Whitehorse city council voted to approve nearly $30 million in capital spending between 2018 and 2021 at its Dec. 11 meeting.
The budget covers approved city projects planned for the next four years, including $10.8 million of work slated for 2018.
The city has said previously the completion of the new operations building is its top priority. That project is slated to cost $55 million over the next three years, $23 million of which will come from the federal government through the gas tax fund.
The budget also sets aside $1.5 million to replace aging maintenance equipment. There’s $260,000 in 2018 on an environmental assessment for the “dismantling, demolitions and cleaning-up” of the municipal services building on Fourth Avenue, and $370,000 to improve parks, trails and playgrounds in the city, including $65,000 for playground equipment upgrades in Cowley Creek and Hidden Valley.
The budget passed first reading Nov. 14 and was open to public input until Nov. 27.
Council heard a report based on that public input at the Dec. 4 standing committees meeting, which included concerns about the demolition of Fire Hall #1, the Hillcrest reconstruction project and a perceived lack of transit and sustainability projects.
Additionally, resident Marianne Darragh spoke as a delegate regarding the budget at the Dec. 11 meeting. She was concerned that the budget allotted money for new curbside trash and green bins that were not specified as bear-resistant. Darragh also spoke on this issue in October in the wake of a record number of bears killed in interactions with humans this year.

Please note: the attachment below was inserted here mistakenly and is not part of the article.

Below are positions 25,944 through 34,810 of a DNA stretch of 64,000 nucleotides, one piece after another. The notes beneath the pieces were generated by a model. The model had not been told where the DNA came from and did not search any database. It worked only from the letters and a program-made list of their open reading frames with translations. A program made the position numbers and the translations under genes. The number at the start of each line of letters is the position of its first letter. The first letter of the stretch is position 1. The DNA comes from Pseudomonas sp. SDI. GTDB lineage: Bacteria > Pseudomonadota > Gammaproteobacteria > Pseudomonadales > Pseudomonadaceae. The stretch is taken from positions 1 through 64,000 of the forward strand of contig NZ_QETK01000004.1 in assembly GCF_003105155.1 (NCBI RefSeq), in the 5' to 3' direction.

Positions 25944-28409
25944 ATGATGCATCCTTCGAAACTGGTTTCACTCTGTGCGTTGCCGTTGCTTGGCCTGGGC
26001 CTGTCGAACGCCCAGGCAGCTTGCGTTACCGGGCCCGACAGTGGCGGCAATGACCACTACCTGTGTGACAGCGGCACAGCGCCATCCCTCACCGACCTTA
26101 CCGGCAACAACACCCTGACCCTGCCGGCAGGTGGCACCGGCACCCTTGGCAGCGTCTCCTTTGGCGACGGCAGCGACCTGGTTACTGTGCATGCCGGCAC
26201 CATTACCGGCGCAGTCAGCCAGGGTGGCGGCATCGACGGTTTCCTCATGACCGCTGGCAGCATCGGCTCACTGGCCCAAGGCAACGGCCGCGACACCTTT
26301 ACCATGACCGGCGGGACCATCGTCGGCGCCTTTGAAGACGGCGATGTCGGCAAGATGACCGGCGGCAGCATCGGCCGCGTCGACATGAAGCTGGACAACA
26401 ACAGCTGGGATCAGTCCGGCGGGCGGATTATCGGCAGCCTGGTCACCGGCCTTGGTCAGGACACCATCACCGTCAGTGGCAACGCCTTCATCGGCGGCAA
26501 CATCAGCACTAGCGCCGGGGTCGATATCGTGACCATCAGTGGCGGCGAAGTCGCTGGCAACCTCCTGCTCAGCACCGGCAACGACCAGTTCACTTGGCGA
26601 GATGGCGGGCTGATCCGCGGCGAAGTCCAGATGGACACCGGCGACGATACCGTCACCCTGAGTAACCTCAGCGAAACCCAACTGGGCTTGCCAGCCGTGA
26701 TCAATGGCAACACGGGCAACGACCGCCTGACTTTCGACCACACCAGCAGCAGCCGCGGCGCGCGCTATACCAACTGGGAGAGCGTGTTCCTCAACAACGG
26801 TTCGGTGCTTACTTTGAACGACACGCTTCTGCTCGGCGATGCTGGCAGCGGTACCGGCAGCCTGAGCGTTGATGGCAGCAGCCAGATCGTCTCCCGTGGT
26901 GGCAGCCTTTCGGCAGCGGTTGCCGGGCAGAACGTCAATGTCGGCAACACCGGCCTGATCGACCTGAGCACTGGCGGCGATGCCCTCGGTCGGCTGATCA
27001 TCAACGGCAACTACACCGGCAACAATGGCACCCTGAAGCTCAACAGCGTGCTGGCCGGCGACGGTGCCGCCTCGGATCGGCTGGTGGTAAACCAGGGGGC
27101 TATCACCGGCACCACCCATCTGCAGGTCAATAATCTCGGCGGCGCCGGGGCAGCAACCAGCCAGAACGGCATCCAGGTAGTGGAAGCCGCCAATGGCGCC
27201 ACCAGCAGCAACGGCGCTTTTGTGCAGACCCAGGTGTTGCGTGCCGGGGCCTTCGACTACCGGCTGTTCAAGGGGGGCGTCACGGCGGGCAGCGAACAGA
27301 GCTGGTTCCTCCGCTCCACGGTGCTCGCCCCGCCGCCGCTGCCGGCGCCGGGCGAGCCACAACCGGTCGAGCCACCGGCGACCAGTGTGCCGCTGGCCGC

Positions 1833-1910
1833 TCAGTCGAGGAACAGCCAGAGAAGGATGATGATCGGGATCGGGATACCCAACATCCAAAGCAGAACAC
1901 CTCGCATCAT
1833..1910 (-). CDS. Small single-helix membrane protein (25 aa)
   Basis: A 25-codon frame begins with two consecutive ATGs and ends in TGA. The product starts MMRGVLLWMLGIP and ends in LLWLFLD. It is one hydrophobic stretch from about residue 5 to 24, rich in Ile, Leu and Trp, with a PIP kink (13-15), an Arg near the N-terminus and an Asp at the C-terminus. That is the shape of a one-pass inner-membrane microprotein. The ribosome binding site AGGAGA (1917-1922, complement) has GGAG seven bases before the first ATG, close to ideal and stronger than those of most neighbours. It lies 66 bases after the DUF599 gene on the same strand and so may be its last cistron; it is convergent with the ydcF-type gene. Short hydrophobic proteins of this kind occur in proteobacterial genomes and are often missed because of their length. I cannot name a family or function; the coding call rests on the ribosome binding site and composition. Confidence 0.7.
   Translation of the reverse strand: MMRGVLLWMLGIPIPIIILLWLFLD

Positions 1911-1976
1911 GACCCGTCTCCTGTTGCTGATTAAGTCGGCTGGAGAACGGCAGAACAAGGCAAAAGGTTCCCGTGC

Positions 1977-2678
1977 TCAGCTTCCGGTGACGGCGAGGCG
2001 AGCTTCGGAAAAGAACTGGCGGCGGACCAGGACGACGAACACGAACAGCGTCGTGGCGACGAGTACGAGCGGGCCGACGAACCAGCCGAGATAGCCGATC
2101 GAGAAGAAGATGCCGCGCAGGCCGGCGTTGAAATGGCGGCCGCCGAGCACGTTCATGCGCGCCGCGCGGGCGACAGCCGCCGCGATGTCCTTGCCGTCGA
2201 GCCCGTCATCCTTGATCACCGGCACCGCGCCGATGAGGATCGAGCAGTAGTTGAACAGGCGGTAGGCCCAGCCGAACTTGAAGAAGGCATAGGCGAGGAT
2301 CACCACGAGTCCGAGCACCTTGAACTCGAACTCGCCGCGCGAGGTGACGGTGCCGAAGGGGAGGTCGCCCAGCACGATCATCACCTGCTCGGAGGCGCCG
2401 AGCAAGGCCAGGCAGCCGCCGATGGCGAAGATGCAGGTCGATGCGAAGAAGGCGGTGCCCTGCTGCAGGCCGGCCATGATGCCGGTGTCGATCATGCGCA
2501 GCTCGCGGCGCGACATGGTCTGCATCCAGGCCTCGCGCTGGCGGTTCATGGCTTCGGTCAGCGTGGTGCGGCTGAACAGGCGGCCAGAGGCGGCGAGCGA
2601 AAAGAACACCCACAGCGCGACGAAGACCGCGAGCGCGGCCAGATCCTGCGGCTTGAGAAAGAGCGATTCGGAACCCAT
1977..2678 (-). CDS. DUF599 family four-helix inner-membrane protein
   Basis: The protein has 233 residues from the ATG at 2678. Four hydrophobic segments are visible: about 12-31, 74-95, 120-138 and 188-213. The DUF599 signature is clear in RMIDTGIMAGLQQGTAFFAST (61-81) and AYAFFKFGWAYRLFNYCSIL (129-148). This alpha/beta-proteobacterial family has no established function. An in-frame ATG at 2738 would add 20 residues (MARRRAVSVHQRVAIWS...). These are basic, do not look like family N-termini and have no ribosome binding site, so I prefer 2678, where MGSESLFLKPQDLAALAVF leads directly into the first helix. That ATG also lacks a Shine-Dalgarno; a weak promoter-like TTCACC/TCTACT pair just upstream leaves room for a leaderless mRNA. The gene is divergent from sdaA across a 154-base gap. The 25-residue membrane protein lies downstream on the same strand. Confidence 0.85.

Darragh said that she had been speaking to Wildwise, a group which promotes awareness about human-wildlife interactions, and that there is “a good deal of interest” in having bear-resistant carts.
Wildwise has suggesting a cart with an internal lock and latch system, which is already compatible with the garbage trucks in Whitehorse. That organization has ordered some to give to the city as a sample and is waiting on them to arrive, she said.
She asked that the budget be amended to include extra funding to purchase the bear-resistant carts and suggested using a placeholder until the exact cost of those carts was known so that the city “wasn’t scrambling” for funds.
When it came time to vote, Coun. Betty Irwin raised her own concerns, specifically about four replacement buses in the budget at a cost of $2.1 million over three years.
“Forgive me for getting up on my favourite soap box again,” Irwin said. “I am well aware that buses wear out and must be replaced but I am disappointed that they would be diesels. I would like to see some serious consideration made to replace our diesel fleet with electric buses.”
While it would not be practical to replace them all at once, Irwin said, she would like to see the the city consider replacing the diesels with electrics as the older buses age.
More developments in Whistle Bend and other suburbs may make increasing the size of the fleet necessary, Irwin said, and electric buses are cleaner and more efficient cost-wise to run.
“Cities can set ambitious goals even without exact plan for achieving them and this is an attitude I think we should adopt,” she said. “I don’t think anyone can argue that reductions in greenhouse emissions and noise pollution (aren’t) a good thing.”
Council did not make any amendments to the budget at the meeting before voting. It passed unanimously, with Coun. Rob Fendrick absent.
The budget will come into effect Jan. 1, 2018.
Contact Lori Fox at firstname.lastname@example.org